Of course, you could try making it from rye flour exclusively and see if you can accept the taste. It’s very bitter and the bread itself will be very dense, but if you like it like that, it’s even better!
In conclusion, rye bread is a good option for fatty liver – but make sure you bake your own at home or buy those that only use base ingredients. Most rye bread in stores have added sugars, coloring and/or preservatives and some even have white wheat added.
3. Whole wheat bread
If you want the taste of your bread to be as close as possible to the regular white loaf you’re used to eat, then whole wheat bread is your option.
While it is wheat that you consume, it’s still a lot better than the white flour, as it is not unnaturally bleached and it has more fiber, making the sugar absorption in the body take longer.
The good thing about whole wheat bread is that it’s also easier to find in stores. Just make sure that you buy one with healthy ingredients. Ideally, your bread should only have flour, years, salt and water.
Some seeds are also allowed, but there’s no need for anything else, like colors, preservatives, sugar of any kind and other highly processed and unhealthy ingredients.
Again, your best bet here is to prepare your own at home because you have control over the ingredients. I recommend buying a bread maker like this one (affiliate link). You only need to add the ingredients and take out the bread when it’s done.
Bonus: The smell of freshly baked bread in the kitchen is absolutely amazing. This is how I’ve been preparing my bread since 2015 and the entire family loves it!
4. Sprouted bread
This is another option that you have to the regular white bread. I am not entirely sure if you could bake this at home (I never tried), but you have the Ezekiel brand offering an easy purchase (affiliate link).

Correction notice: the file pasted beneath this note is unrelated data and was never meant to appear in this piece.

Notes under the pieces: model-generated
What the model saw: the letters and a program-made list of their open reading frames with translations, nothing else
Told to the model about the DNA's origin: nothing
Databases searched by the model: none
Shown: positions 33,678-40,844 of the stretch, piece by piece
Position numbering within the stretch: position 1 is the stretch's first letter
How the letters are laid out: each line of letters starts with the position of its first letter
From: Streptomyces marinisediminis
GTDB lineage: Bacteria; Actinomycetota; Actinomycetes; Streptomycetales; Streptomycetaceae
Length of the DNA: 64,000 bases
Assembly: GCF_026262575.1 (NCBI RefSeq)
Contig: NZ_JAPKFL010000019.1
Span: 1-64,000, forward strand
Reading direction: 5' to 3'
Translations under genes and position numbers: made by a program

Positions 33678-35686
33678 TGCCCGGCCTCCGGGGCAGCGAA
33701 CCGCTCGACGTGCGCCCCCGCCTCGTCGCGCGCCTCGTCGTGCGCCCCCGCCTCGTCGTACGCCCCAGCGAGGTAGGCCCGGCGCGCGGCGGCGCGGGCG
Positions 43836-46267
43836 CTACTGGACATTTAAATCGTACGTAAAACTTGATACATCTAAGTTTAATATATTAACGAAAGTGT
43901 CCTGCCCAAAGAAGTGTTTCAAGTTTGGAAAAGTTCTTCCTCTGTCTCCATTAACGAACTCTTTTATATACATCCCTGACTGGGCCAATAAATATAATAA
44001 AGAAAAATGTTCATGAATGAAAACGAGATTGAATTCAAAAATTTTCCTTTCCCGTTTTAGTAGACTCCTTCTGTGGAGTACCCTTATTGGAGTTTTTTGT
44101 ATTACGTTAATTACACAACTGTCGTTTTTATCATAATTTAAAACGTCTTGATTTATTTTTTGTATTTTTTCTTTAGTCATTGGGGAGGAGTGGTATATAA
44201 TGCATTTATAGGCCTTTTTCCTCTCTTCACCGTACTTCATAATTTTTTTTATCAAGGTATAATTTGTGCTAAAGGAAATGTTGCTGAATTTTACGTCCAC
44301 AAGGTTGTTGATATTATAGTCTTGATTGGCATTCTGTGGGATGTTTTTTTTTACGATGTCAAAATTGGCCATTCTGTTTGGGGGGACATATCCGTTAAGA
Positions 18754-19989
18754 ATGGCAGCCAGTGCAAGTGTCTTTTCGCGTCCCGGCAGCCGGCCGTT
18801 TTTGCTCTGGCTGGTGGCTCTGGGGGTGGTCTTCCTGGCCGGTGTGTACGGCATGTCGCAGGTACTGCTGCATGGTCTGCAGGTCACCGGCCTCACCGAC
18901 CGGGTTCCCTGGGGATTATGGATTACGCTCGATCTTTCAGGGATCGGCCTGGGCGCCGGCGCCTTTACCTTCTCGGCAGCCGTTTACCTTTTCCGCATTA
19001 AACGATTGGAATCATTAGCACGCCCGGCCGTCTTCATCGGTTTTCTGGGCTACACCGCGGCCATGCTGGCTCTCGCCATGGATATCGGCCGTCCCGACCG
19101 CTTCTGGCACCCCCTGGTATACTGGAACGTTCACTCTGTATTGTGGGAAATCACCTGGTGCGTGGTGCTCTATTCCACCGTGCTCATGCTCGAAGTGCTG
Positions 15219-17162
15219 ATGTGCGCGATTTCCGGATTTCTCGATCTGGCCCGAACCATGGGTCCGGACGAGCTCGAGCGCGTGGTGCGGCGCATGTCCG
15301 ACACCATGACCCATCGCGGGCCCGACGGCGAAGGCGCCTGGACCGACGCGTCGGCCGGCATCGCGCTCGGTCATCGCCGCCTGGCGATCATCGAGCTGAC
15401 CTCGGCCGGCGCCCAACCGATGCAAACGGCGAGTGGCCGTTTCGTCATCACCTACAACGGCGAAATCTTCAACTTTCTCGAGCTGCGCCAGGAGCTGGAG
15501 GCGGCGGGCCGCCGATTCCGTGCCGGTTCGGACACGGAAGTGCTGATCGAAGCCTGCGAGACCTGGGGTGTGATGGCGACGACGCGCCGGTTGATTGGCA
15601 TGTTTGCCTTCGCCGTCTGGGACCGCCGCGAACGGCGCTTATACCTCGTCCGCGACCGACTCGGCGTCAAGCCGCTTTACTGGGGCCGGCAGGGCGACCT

This type of bread is made from sprouted whole grains, offering more nutrients than regular flour and being, therefore, a healthier option.
The sprouted grains bread doesn’t increase blood sugar levels as much as other types of bread, while keeping the carb counts lower. It’s not the easiest to bake at home or buy from stores, but it’s an option to consider.
As you can see, there are plenty of options when it comes to bread alternatives for fatty liver.
To recap, the best option is to eat rye bread. Mix the rye flour with whole wheat flour in order to keep it from being as bitter. This is what I had for years now and what I ate during my dieting days (and I reversed my fatty liver!)
The recently discovered (by me at least) ketobreads are also a good option, but only if you prepare yours at home – it’s difficult to find a healthy one in stores.
These are harder to make though. With rye & whole wheat, you just add the ingredients in your bread maker and a couple of hours later, your bread is ready.
Remember – you should still eat this healthy bread with moderation. Try to keep your daily slices to 2-3 per day in order to help your liver recover and heal completely.